In this icebreaking activity, students think-pair-share on the question “What makes a class a success?” This gives them the opportunity to meet a new classmate and contribute to setting the classroom tone for the semester ahead.
Type of Assignment: In-class Exercise
Assignment Length: Partial Class Period
Additional Pedagogical Goals: The primary goal of this assignment is to open the class, both literally — it’s a Day One icebreaker — and figuratively, by disrupting the traditional power structures of the classroom, inviting student voices in developing a class structure and code of behaviour, and privileging multiple perspectives.
Media Requirements: No Classroom Technology Required
- Paper (or instructor can provide index cards)
- Watch / stopwatch / phone / kitchen timer / perfect internal clock or ability to count at a steady pace (some way of policing time)
- For optional extension of activity, instructors will need to display text to the class on a white- or blackboard, document camera, projector or similar.
Timeline for Optimal Use: First Day/Week
Full Assignment Description:
This activity adapts Cathy Davidson’s think-pair-share classroom flipping exercise into an icebreaker that introduces students to certain principles of feminist pedagogy and helps to set the tone for a feminist classroom. Students are asked to think individually about a question — here, “What makes a class a success?”, write their answers, then review them with a peer to identify the “best” listed answer. Optionally, the exercise can be extended to a classwide discussion of all the “best” answers provided by pairs.
The activity serves as an effective icebreaker simply because it gives some structure and relevance to the usual first-day let’s-all-go-around-and-introduce-ourselves-maybe-with-a-weird-fact exercise.
As enacted in this lesson plan, it also introduces students to the idea that there are multiple values of “success” (and for that matter, “best”) and that multiple perspectives are both legitimate and valuable. It encourages students to actively participate in setting the tone and style of the class, and decentres the teacher as a figure of authority — all core principles of feminist pedagogy.
This activity can also be adapted for use at any point in the semester, for a variety of pedagogical goals — the think-pair-share process is often useful for kickstarting discussion of texts, for example, simply by asking a different question.
Suggestions for Instructor Preparation:
Very little preparation is required on the instructor’s end for this activity. I prefer to come to class with index cards to distribute to each student — they’re handy, and saves students rummaging for paper. The largest time commitment would be considering what question you want to ask your students, if you are not following the lesson plan precisely as written here.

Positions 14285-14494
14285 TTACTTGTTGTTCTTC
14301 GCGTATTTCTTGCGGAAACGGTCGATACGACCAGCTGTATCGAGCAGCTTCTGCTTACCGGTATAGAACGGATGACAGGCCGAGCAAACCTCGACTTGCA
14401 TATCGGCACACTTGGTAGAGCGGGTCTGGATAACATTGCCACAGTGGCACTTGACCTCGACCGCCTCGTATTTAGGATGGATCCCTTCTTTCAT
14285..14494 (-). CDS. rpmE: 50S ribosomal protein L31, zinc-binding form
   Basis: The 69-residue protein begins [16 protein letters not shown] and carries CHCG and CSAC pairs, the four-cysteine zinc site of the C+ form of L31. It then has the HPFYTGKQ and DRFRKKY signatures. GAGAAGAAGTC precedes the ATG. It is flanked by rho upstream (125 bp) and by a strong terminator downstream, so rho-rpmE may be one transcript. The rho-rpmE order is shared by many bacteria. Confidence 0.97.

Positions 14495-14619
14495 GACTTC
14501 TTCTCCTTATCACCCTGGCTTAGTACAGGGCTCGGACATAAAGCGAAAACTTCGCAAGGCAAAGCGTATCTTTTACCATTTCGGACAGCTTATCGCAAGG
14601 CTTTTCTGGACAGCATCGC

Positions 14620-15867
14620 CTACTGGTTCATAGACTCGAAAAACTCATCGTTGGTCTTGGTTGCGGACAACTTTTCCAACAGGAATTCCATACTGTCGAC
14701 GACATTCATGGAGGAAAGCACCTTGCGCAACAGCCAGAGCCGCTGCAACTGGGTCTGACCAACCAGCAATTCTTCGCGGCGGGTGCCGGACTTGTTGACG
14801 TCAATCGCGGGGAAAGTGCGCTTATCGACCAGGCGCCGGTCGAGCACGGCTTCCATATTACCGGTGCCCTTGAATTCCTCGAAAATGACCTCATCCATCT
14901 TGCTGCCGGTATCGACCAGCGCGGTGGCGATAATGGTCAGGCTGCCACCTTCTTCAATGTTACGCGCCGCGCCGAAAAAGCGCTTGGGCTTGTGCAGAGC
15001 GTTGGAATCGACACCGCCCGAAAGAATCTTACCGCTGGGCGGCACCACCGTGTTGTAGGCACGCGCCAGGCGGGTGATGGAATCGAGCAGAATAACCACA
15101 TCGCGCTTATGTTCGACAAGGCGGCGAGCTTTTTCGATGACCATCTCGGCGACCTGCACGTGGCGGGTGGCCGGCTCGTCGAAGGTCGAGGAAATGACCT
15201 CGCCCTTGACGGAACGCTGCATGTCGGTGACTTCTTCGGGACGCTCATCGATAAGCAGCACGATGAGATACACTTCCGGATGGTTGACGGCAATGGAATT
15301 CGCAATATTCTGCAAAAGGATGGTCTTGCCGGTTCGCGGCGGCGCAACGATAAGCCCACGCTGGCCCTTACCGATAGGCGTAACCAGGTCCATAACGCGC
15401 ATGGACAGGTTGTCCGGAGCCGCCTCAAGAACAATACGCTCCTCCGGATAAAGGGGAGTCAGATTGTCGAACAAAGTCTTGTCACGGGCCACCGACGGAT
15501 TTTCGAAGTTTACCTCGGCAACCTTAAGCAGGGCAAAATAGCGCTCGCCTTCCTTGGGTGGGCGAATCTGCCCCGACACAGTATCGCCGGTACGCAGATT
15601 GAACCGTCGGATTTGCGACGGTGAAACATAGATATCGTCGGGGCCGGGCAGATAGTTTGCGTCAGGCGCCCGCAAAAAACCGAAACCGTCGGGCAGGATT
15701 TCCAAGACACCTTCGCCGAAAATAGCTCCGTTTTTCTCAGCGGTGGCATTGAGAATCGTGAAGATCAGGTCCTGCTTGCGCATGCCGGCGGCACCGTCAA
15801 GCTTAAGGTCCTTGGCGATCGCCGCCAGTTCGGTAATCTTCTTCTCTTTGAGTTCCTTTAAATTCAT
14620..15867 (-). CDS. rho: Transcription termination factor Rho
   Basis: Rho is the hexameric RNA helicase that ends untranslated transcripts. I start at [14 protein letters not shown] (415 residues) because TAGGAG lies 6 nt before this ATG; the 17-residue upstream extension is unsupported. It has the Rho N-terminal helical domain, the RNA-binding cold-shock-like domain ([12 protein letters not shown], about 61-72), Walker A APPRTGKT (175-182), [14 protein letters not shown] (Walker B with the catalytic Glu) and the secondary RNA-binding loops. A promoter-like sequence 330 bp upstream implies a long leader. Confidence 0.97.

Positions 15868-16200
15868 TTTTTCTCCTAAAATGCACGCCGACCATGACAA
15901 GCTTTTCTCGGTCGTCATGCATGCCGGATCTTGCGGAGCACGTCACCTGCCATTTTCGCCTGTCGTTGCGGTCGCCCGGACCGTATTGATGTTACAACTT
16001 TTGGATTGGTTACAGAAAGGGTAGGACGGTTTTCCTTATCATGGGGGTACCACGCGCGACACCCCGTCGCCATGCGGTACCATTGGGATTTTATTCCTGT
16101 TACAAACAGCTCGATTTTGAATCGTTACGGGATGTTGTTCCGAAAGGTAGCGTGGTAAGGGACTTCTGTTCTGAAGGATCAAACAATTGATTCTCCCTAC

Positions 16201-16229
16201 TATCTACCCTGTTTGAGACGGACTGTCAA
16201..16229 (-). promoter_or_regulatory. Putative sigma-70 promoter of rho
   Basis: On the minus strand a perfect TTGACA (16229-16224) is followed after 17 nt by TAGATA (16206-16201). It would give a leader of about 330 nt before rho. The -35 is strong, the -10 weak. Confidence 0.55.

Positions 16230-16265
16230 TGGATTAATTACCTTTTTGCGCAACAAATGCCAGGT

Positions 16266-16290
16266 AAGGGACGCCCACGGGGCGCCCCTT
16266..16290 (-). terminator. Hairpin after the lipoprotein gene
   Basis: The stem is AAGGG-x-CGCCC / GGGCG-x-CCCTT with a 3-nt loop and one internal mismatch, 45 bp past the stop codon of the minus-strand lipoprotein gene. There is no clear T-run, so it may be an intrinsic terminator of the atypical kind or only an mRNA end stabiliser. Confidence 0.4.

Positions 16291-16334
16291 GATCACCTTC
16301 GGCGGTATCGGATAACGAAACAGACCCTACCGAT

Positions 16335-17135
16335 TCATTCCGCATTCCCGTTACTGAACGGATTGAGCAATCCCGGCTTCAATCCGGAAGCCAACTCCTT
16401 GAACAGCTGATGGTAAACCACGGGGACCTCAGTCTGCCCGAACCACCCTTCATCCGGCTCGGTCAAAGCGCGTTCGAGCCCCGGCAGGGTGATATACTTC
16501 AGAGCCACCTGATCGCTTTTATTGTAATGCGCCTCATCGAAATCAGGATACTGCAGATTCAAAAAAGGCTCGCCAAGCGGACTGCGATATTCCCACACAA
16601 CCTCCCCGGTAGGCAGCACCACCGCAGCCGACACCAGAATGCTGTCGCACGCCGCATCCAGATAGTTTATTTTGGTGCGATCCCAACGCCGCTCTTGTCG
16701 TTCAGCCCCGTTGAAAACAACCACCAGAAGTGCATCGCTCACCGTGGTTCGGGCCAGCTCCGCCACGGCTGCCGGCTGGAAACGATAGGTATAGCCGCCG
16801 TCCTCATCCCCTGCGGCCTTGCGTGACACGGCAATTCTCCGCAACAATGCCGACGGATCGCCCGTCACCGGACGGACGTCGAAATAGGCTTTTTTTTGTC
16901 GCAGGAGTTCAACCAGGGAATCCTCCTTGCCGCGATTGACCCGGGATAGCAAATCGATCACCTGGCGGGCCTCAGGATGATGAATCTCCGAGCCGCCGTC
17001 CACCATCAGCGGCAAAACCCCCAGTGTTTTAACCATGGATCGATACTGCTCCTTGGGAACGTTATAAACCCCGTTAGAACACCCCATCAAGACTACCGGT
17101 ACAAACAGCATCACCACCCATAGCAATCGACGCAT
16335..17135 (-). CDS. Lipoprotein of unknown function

When you are ready to begin the assignment, distribute cards and ask students to get out a pen (and paper, if you’re not providing cards). Write your question on the board if it’s not short and snappy.
Instructions For Students:
Instructor will set a timer for 90 seconds.
Students use those 90 seconds to write down three answers to the question “What makes a class a success?”
The instructor will then reset the timer, and students will have a further 90 seconds to work with a partner to identify the “best” of the six answers written on their two cards (where “best” may mean most important, most compelling, clearest, etc).
This activity may be extended by having each of the pairs share their “best” answer with the whole group (in this scenario, the instructor should write the answers on the board); instructors can then guide students through a discussion of what similarities and differences exist between the answers, or attempt to identify a “best of the best” answer.
Evaluation Suggestions: Activity is not evaluated.
Notes on Reception, Execution, etc.: This is an activity that’s proved effective in a lot of contexts in a lot of courses for me, but this was the first time I’d used it to open a class and push on questions of classroom tone, student goals, the commitment of and between instructors and students, and so forth. It was definitely successful here — students thought deeply about their answers and debated the best of the best hotly. In our classroom, we ultimately identified two answers which seemed to encompass most of the others: one process-driven (“willingness to engage and participate”) and one outcome-driven (“changed perspectives or broader horizons”).
I then asked students to reflect on these two answers as homework and close their introductory blog posts with a discussion of what we can do to make our class a success by these two measures; our discussion in the next class about those responses led to a commitment to producing the classroom as a safe space for discussion and to particular practices of engagement and reception within the classroom.
Course Description: This activity was designed for use in “Reading Literature in Context: Feminist Speculative Fictions“, an intermediate literature course.